Somerset County native Saylor to take over as Pa.’s new chief justice
As Pennsylvania’s Supreme Court chief justice prepares to take office next week, he has but one wish — for calm and normalcy to replace the turmoil and scandal that have plagued the high court in recent years.
“It has certainly been a rough 2 1⁄2 to 3 years. Those episodes centered only on the actions of a few justices, but it certainly impacted the public perception of the court,” said Somerset County native Thomas G. Saylor, who will be sworn in Tuesday.
Saylor, 68, of Camp Hill, a Republican born in Meyersdale, said he wants the court’s collective decisions to be front and center, not the behavior of individual justices.
“We want to stay out of the newspapers … you guys will still have three (Supreme Court justice) races to watch next year,” he said Tuesday in a phone interview.
In addition to Chief Justice Ronald Castille’s mandatory retirement at 70, Seamus McCaffery resigned in late October because he was implicated in a pornographic email scandal that involved employees of the state Attorney General’s Office.
Justice Joan Orie Melvin resigned this year when she was convicted in a public corruption case. Her seat is held by Corry Stevens, appointed by Gov. Tom Corbett until the three open seats on the seven-member panel go before voters in 2015.
Those who have worked with Saylor say his trademark calm demeanor has been a constant through his 16 years on the high court and his earlier career practicing law in Somerset County and Harrisburg.
“I can tell you the commonwealth is getting a great chief justice. I can also tell you that I expect Tom will run a tight ship,” said James B. Yelovich, who has practiced law in Somerset for 50 years and served as district attorney in the 1980s.
“You won’t see any type of alienation as you recently saw between (outgoing Chief Justice Ronald) Castille and former Justice (Seamus) McCaffery. It’s been my experience Tom makes a point to get along, but at the same time, he gets the job done,” Yelovich said.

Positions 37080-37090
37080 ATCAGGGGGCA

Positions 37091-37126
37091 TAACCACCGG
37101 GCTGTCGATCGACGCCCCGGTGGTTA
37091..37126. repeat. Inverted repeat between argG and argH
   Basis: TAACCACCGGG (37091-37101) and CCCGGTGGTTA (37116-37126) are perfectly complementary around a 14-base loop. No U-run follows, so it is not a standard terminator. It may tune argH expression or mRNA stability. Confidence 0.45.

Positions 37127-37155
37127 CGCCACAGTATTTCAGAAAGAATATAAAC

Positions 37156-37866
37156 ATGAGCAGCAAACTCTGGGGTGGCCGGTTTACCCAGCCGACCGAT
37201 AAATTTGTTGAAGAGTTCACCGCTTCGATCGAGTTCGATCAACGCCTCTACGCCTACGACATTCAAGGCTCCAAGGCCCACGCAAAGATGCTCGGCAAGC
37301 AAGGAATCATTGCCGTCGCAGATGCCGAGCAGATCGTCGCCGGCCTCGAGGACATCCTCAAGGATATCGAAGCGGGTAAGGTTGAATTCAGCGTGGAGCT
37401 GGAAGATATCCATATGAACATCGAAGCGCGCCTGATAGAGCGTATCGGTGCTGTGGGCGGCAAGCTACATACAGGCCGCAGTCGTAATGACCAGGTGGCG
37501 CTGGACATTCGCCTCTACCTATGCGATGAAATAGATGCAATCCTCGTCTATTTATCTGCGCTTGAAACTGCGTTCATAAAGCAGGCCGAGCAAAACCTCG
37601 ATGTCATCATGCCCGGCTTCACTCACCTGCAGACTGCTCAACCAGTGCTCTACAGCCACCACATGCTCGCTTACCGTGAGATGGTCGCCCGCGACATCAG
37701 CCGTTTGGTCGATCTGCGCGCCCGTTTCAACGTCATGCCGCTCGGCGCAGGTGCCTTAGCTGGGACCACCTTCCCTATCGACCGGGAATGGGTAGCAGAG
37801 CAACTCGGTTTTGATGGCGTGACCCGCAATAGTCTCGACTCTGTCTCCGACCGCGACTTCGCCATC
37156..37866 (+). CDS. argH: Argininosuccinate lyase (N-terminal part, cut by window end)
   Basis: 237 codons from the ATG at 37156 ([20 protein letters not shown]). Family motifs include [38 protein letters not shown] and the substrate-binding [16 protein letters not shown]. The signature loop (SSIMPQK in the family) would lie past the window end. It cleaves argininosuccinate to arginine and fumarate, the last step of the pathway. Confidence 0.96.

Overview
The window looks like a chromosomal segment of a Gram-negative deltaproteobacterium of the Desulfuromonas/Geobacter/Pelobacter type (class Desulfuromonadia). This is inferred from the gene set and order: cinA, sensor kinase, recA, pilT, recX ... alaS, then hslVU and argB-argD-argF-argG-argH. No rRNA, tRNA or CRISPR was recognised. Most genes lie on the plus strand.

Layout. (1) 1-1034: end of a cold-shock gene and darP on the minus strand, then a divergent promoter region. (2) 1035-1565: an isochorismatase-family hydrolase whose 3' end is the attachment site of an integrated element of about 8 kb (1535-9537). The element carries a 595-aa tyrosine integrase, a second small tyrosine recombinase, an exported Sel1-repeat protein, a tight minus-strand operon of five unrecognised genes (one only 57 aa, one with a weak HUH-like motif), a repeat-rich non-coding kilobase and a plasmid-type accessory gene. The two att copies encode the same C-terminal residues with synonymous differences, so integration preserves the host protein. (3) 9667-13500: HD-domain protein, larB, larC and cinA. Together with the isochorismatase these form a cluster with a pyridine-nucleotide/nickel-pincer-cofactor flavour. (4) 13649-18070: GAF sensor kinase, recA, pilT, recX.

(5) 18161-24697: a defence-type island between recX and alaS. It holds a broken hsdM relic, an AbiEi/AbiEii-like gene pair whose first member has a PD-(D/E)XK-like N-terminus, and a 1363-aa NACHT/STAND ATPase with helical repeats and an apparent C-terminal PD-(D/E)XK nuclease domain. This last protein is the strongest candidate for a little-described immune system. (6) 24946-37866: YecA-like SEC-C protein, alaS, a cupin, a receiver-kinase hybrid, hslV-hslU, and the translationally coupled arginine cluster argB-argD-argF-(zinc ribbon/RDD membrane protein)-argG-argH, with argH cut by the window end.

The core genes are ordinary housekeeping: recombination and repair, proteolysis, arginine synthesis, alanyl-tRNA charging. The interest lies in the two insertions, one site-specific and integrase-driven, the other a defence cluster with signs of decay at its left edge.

Meyersdale District Judge Douglas McCall Bell worked in the same law practice as Saylor in the 1980s and said he’s “known him since I was 18 or 19 years old.”
Bell said his well-rounded background in state government, criminal law, civil litigation and business law has served him well on the bench.
“He’s always been a scholar at heart … and he may miss some of that becoming chief administrator,” he said.
The chief justice collects a few thousand dollars more in salary, plays the lead role in assigning opinions, handles an array of administrative duties and serves as the public face of the state court system.
Saylor’s former law clerk between 2009 and 2011, Casey A. Coyle, now an attorney with Eckert Seamans in Philadelphia, said it was no fluke that Castille often gave Saylor some of the court’s most difficult opinions to write.
“Justice Saylor is a man of few words as everyone who has argued before him will tell you, but he has a knack for asking the question that is on everyone’s mind, and it gets right to the heart of the matter before him. I describe him as transparent, fair and principled … the public persona matches the private persona,” Coyle said.
Castille spoke of his respect for Saylor in an interview with the Associated Press.
“I take his concurrences and even his positions in dissent very seriously, because they always make a good point, either technically or legally,” Castille said.
“It may not be a point I agree with, but that’s the way it is with seven justices.”
Castille, a Republican, described Saylor as a political moderate.
Close to his roots
Saylor, who has remained connected to his Somerset County roots and regularly vacations there with his family, said Pennsylvanians can expect him to run the Supreme Court in “a business-like fashion” and to be “as prompt as we can be in making decisions.”
Though he admits to managing in a “collegial fashion,” he said he expects to resolve difficult issues in a “firm and expeditious manner.”
And his Western Pennsylvania upbringing in mostly rural Somerset County, where the population hovers around 76,500, will never be far from his mind.
“Those small-town roots, and bringing that experience practicing in a smaller bar association with friends in Somerset, Cambria and Westmoreland counties, are part of who I am today. I think the courts function better with that geographical experience and insight,” Saylor said.
Saylor earned a law degree at Columbia University in 1972 after college at the University of Virginia.
He was a Somerset County prosecutor, headed the state Bureau of Consumer Protection in Harrisburg and was a deputy state attorney general in 1984.
He worked in a Harrisburg law office before winning election to state Superior Court in 1993.
Saylor beat Superior Court Judge Joseph A. Del Sole in the race for state Supreme Court in 1997, and voters retained him for another decade in 2007. He will become chief justice by virtue of having the most seniority on the court.
Saylor will be the second Somerset County native to be sworn in as chief justice in Pennsylvania.
In 1951, Somerset attorney Jeremiah Sullivan Black was elected to the state Supreme Court and served the first three years as chief justice.
Paul Peirce is a reporter for Trib Total Media. He can be reached at [email protected] or 724-850-2860.